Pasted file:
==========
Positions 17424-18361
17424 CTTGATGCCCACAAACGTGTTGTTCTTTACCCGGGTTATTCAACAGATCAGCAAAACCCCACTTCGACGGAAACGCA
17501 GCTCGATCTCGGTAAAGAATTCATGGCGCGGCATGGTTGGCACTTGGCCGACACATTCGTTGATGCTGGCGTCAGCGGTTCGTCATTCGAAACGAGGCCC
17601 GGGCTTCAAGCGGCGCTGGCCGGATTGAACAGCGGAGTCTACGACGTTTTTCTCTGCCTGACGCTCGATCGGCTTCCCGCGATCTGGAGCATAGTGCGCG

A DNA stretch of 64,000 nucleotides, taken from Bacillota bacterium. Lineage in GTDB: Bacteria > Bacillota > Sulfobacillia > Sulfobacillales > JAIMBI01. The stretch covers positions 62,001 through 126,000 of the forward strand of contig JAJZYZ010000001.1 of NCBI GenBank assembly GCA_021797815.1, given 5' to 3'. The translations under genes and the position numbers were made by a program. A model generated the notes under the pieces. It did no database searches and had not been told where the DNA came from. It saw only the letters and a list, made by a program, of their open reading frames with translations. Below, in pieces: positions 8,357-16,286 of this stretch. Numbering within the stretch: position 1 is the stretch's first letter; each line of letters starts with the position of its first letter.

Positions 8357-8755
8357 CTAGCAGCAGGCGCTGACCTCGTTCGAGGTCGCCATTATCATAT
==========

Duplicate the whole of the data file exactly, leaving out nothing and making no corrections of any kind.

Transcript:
Positions 17424-18361
17424 CTTGATGCCCACAAACGTGTTGTTCTTTACCCGGGTTATTCAACAGATCAGCAAAACCCCACTTCGACGGAAACGCA
17501 GCTCGATCTCGGTAAAGAATTCATGGCGCGGCATGGTTGGCACTTGGCCGACACATTCGTTGATGCTGGCGTCAGCGGTTCGTCATTCGAAACGAGGCCC
17601 GGGCTTCAAGCGGCGCTGGCCGGATTGAACAGCGGAGTCTACGACGTTTTTCTCTGCCTGACGCTCGATCGGCTTCCCGCGATCTGGAGCATAGTGCGCG

A DNA stretch of 64,000 nucleotides, taken from Bacillota bacterium. Lineage in GTDB: Bacteria > Bacillota > Sulfobacillia > Sulfobacillales > JAIMBI01. The stretch covers positions 62,001 through 126,000 of the forward strand of contig JAJZYZ010000001.1 of NCBI GenBank assembly GCA_021797815.1, given 5' to 3'. The translations under genes and the position numbers were made by a program. A model generated the notes under the pieces. It did no database searches and had not been told where the DNA came from. It saw only the letters and a list, made by a program, of their open reading frames with translations. Below, in pieces: positions 8,357-16,286 of this stretch. Numbering within the stretch: position 1 is the stretch's first letter; each line of letters starts with the position of its first letter.

Positions 8357-8755
8357 CTAGCAGCAGGCGCTGACCTCGTTCGAGGTCGCCATTATCATAT